It's just fragments of the world to be captured by us, and it won't change. Nothing but moments, fractions, momentary configurations that fall into pieces right after they come into existence. Life? There's no such thing; I can see lines, planes and solids, and their changes in time.
Olga Tokarczuk, Bieguni (2007)
When Urszula Wilk told me about her new painting project, I thought of travelling, getting lost in the pleasure of being a tourist: the continuous motion, the blurring of the boundaries of time and space, and finally losing yourself and your own identity. And right after that it reminded me of the book by Olga Tokarczuk entitled Bieguni that I read a few years ago. I have a copy of the book, it is unique because by mistake it has been bound upside down, back to front, which corresponds to the contents in an unusual way, and in some way also to the exhibits presented at Lines — Independent Painting Beings in Gorzow Wielkopolski.
Bieguni is a story about simultaneous existence and non-existence in the space, about almost compulsive need of motion so as not to be reached by the evil of this world when motionless. Finally, it is about the body, its mysteries, dysmorphies and recesses, about maps guiding us through the world and through our own bodies.
There is something unusual and mysterious in Urszula Wilk's lines, as well as in the old maps used by Olga Tokarczuk to illustrate the book. But the lines seem to be more metaphorical and constitute a kind of lifelines arranged to form the maps of destination. The artist shows, in a way, the reverse of things, what is happening under the lining, beneath the surface of reality.
Urszula Wilk, just like the mythological spinners — Clotho, Lachesis and Atropos — creates lines, colours them, cherishes and cares for them, and then releases them, lets them spill freely to finally cut them or unexpectedly match one with another.
The painting lines seem to contain a secret code to which we do not have access, or we have lost the ability to read it and understand it. And, because of the metaphysical dimension of the artist's work, the code seems to have an almost mystical power. The very title of the blue cycle: Bluemetrie suggests a certain unusual order, but it cannot be seen without some kind of initiation:
Exploring layers; each layer only roughly resembles the previous or the following one usually being its variation, a modified version; each one adds to the final arrangement of the whole, even though you cannot see that when exploring them separately, without reference to the whole (...). You may even think that there is no whole at all, that it has never existed (Tokarczuk, p. 351).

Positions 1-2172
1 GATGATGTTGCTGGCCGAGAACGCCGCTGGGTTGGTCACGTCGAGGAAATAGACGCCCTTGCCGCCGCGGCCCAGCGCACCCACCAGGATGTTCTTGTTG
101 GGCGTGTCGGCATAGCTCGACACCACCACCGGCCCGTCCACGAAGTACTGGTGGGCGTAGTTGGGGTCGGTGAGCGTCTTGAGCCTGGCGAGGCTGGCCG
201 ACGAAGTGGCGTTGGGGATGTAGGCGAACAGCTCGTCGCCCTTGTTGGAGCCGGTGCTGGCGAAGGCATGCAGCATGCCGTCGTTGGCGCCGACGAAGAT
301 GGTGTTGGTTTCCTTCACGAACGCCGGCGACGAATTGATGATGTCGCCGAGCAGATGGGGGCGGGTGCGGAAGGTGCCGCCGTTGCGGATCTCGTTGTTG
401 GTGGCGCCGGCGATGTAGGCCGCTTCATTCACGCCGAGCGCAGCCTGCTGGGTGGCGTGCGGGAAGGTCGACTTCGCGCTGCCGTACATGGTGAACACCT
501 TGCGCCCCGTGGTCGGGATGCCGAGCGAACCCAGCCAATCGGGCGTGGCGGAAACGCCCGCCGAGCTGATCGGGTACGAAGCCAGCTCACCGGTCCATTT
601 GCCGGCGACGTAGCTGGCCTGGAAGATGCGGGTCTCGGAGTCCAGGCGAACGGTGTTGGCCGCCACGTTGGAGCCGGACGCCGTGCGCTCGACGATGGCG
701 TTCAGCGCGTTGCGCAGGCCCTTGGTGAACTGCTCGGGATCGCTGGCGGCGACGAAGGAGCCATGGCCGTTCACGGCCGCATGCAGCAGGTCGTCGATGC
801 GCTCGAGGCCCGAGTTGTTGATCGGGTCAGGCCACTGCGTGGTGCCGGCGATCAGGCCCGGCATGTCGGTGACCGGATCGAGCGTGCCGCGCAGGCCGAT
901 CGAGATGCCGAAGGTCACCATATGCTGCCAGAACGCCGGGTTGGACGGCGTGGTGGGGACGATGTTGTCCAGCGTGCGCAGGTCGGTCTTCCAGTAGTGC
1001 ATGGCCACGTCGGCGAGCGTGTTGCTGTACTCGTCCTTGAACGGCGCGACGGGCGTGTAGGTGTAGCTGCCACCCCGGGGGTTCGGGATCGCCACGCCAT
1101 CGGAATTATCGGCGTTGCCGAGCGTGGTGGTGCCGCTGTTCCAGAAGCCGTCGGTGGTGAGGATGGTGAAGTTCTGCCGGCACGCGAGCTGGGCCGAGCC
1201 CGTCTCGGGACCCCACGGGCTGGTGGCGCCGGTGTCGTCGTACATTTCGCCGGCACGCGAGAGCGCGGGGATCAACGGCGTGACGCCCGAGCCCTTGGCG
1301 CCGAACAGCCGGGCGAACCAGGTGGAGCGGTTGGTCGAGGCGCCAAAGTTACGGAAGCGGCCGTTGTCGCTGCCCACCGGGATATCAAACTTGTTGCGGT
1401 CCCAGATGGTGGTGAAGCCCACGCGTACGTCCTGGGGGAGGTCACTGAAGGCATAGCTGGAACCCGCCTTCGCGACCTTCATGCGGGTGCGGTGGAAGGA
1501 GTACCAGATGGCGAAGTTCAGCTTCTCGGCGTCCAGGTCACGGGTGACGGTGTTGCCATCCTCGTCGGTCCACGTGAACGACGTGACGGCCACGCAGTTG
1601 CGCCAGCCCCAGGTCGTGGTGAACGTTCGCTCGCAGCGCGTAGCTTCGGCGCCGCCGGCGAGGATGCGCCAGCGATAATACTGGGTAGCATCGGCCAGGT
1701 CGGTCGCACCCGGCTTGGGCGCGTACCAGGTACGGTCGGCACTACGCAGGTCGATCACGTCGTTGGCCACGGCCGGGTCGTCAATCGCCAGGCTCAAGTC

Lines in the artwork of Urszula Wilk are independent painting beings. They are variously accumulated on the canvas, you can read them like a map with some routes, landmarks worth stopping by and being looked at more thoroughly. While creating Bluemetrie, Urszula Wilk bent the canvas allowing the paint to flow freely on it. This way bends, meanders and deltas have formed on the surface of the material... In Bluemetrie there are no backwaters as in previous works, but there are, as the artist named them, "bare lines" that are not flat, but pulsating and lively.
There is no physical regime in the painter's creative process, paint drops dripping next to each other flow out of control. The lines, as if translucent, are transparent, emerge as though from underneath the canvas. With this technique, images become three-dimensional, almost breathing. Precision is the artist's credit, and the expression results from the line. The subtle effect is partly man-made, partly accidental.
If you put the canvas under the microscope, only then the heterogeneity of the lines, their unusual morphology, would reveal. It would not be groundless since the images of Urszula Wilk resemble the human body with the lymphatic, circulatory and nervous system.
Without their frames, the black-and-white-and-blue images have the potential to experiment with combining them in a variety of configurations, matching them, and arranging them in space in a number of ways. At the exhibition in Gorzow Wielkopolski, the artist will use the works that were on display in China, where they were exhibited in the urban space: hung on monumental buildings. Not only are the works from China covered in lines, but they are like lines themselves, 20-meter ribbons moving in the breeze, overlapping each other and meshing together. Urszula Wilk has cut them into 5 meter long pieces that will fill the space in the gallery. The latest cycle — Bluemetrie — will accompany the black-and-white works.
This is a natural stage of creation: everything stems from something, everything is a consequence of prior experiences and output. And so, naturally, the Bluemetrie cycle remains in the consciousness, creating new space for the imagination of both the creator and the viewer.
The minimalism of Urszula Wilk is a breath, and breath is energy, freedom and life.